With Sainsbury’s full year results to be released next week, the question on analyst’s lips is whether the brand will have been negatively affected by its first quarterly sales decline in nine years. Although analysts at Deutsche Bank believe the retailer will have fared relatively well against rivals in the mid-priced supermarket sector, they predict that increasing competition from discounter brands and representatives from the top end such as Waitrose will force Sainsbury’s to finally enter into the supermarket price war.
The late timing of Easter should, in theory, have boosted sales in April – perhaps even having an impact upon the UK grocery market as a whole. However, with the sector still stagnating with its slowest growth recorded in the past nine years, Deutsche Bank still believes that the results may come as a disappointment for those hoping to see Sainsbury’s regain its momentum in terms of market share.
Deutsche Bank analyst Niamh McSherry believes that, following the release of its annual results, Sainsbury’s will be forced to make some announcement regarding investment into cost cutting measures so as not to be left behind by key rivals Tesco and Asda.
She says; “We think Sainsbury’s can be a relative winner but sales growth will still slow, making it more difficult to offset cost inflation.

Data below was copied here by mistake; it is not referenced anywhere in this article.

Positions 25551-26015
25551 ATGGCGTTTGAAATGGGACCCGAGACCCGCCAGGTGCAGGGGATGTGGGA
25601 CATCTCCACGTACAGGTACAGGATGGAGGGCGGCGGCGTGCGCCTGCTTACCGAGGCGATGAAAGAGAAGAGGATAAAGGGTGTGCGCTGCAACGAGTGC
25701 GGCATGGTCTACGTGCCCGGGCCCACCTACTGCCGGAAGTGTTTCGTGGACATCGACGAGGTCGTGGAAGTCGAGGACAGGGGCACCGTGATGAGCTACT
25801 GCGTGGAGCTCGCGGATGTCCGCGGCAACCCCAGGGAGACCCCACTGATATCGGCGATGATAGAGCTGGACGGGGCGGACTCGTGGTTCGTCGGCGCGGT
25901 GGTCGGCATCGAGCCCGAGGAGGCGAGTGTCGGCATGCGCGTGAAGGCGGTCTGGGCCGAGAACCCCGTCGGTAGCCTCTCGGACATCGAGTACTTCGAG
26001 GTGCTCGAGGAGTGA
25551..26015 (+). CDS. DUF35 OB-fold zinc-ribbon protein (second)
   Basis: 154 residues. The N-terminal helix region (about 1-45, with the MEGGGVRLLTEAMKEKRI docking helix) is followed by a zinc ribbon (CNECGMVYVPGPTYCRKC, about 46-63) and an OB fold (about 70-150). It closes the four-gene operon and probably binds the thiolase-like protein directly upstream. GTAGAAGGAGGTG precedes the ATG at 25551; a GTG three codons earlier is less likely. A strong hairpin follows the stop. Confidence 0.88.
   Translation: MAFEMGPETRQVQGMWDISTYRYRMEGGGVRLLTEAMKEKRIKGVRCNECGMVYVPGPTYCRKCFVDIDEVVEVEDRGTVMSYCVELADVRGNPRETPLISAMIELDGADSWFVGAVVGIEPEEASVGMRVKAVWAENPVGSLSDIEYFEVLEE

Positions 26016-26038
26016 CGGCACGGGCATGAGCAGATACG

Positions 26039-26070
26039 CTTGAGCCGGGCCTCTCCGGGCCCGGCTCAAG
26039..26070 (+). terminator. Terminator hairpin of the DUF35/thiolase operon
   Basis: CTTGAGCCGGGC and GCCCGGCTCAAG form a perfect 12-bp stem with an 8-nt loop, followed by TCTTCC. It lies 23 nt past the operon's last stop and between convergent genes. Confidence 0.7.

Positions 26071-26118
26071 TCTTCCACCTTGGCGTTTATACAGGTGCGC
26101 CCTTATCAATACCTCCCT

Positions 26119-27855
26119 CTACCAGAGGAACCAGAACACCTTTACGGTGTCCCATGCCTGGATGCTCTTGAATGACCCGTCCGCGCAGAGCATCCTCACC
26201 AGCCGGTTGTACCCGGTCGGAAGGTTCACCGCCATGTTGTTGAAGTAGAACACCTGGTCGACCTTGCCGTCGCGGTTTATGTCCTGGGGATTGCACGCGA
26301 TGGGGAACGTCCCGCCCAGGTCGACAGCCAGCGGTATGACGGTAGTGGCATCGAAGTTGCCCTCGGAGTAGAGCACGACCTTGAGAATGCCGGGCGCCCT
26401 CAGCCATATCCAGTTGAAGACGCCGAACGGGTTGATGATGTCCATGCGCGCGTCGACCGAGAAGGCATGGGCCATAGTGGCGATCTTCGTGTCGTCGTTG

“Furthermore, Sainsbury’s may need to invest in price to maintain its relative outperformance.
“We expect Sainsbury’s to respond to price competition, which we believe has the potential to become very real.”
At this point in time, Sainsbury’s remains the only “middle tier” supermarket in the UK to have refrained from entering the supermarket price war, with chief executive Justin King having referred to the practice as little more than “the normal cut and thrust of this market” only last month. By comparison, its “Big Four” peers Tesco, Morrisons and Asda have all invested hundreds of millions of pounds collectively into lowering the price of everyday essentials, with even community supermarket the Co-op having announced price cuts on items such as bread, milk and eggs earlier this week.
Analysts at Deutsche Bank also believe that Sainsbury’s will presently announce cuts to its capital expenditure guidelines for the new financial year, as last year’s £1.1 billion sum may be relatively risky in the current climate. While this will exclude the brand’s banking operations, the cuts could go a long way in easing pressure on profitability and cash flow, thus allowing Sainsbury’s to remain relatively secure with regards to profit margins.
Although analysts predict that Sainsbury’s will report underlying pre-tax profits of £750 million when full year results are released on the 7th of May – only a drop of £6 million from the previous financial year – this result will show how much can change in a year. With discounters, rather than Tesco, now the greatest risk to the brand’s future success, it may have little option but to examine price reduction measures in order to maintain its market share.